Reverend Matthew J. Crosson (1908-1986) was born in Greenwich Village. He moved to Woodside when he was eighteen years old in 1926, was ordained in 1934 and began working in the Bronx soon thereafter. From 1941 to 1946, Crosson served as an Army chaplain in the South Pacific where he won several citations for his remarkable bravery and devotion. After World War II, Crosson returned to the United States and held several pastorates throughout the New York City area. He was the pastor of St. Patrick’s Church in Highland Mills, New York, from 1964 until 1968, when he died. People all over New York affectionately referred to him as “the baseball priest” because of his long-standing associations with youth athletic leagues.
In December 1936, the Regional Plan Association recommended the construction of a link between the Gowanus Parkway and the Triborough Bridge. What was then called the Brooklyn-Queens Connecting Highway was to be financed equally by federal, state and city funds. The construction of the Kosciuszko Bridge over Newtown Creek in 1939 was the first piece of what would later become the Brooklyn-Queens Expressway, colloquially referred to as the BQE. The route of today’s BQE was adopted by Parks Commissioner Robert Moses (1888-1981) in late 1945 and was constructed in the 1950s and 1960s.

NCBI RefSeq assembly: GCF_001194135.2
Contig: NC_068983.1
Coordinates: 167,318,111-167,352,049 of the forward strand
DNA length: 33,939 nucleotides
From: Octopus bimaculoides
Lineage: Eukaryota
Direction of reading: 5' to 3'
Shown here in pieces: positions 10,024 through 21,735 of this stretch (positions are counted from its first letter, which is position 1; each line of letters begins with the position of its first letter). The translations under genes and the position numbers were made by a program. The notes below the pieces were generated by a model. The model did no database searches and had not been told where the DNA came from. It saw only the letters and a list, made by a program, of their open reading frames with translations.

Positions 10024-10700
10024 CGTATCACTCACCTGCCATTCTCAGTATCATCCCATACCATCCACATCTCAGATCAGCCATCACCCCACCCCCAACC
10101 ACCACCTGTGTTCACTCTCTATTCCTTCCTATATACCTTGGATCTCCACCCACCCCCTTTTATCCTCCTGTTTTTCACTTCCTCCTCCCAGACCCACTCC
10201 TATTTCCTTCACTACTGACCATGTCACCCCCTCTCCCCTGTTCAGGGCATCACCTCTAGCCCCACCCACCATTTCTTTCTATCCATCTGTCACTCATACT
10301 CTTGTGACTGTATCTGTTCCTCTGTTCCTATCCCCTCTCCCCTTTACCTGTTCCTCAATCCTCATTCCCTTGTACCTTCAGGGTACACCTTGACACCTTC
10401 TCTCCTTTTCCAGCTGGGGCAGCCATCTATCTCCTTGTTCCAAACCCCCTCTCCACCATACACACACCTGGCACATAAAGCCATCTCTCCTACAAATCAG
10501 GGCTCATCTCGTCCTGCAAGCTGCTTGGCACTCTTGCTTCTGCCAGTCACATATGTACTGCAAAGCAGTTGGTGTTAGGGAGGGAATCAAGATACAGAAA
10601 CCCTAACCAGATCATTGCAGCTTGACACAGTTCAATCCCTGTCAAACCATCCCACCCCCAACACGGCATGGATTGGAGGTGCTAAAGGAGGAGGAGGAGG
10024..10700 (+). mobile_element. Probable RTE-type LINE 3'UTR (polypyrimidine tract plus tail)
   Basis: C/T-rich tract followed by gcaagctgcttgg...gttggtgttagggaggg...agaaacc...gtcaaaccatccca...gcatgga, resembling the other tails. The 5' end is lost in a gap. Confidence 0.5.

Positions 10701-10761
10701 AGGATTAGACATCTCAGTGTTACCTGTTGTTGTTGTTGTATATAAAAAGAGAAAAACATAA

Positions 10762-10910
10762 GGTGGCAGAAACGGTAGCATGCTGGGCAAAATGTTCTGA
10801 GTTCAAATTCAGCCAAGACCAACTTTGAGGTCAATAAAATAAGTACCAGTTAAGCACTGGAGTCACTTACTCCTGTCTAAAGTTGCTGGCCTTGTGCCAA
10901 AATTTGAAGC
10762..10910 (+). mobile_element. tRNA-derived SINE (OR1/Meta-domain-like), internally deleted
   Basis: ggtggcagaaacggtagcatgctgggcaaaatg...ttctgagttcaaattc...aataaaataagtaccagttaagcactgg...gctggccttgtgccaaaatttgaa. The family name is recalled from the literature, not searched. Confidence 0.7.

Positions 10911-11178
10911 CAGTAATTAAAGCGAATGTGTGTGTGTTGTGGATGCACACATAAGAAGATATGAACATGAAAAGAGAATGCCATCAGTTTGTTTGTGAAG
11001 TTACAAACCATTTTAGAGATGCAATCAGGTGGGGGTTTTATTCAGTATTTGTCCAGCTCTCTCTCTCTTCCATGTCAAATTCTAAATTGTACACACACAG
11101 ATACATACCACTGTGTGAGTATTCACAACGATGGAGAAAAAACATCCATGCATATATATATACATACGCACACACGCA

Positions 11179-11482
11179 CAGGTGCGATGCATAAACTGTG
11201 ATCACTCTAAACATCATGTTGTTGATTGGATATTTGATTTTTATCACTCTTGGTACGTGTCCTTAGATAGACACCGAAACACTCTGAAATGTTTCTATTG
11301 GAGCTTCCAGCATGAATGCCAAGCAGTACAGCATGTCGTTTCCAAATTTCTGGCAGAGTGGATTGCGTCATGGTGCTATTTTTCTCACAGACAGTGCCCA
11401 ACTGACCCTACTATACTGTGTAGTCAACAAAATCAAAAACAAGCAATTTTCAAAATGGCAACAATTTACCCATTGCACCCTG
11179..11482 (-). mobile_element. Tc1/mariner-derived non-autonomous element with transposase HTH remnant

On November 17, 1955, the City of New York acquired this Woodside land in order to carry out renovations on the Brooklyn-Queens Expressway. Jurisdiction over this land was conveyed to Parks later that day. Renovations on the property included modifications of the lines and grades of the street system and the laying out of six “sitting parks”—Jennings Park, Latham Park, Sherry Park, Spargo Park, Crosson Green and Crosson Park. The city built an access road to connect the Brooklyn-Queens Expressway and Queens Boulevard. Widening the Brooklyn-Queens Expressway in this area was necessary to provide for an accelerating lane on the expressway. Crosson Park resides at the intersection of 69th Street, Woodside Avenue, and the Brooklyn-Queens Expressway.
Crosson Park was previously called Winfield Plaza after the former northwest Queens neighborhood. In May 1854, a hamlet was built by Manhattan developers G.G. Andrews and J.F. Kendall. They named the area Winfield after General Winfield Scott Hancock (1824-1886), a hero of the Mexican and American Civil Wars who earned the nicknames “Hancock the Superb,” “Thunderbolt of the Army of the Potomac,” and “Hero of Gettysburg.” The name Winfield became disused after World War II, and the former neighborhood became part of Maspeth and Woodside. In 1968, a local law passed by the City Council named this Reverend Matthew J. Crosson Memorial Park after the accomplished clergyman.
Crosson Park exists today as a small square, characterized by a circle of greenery, and surrounding benches. A drinking fountain and tall trees also decorate the park.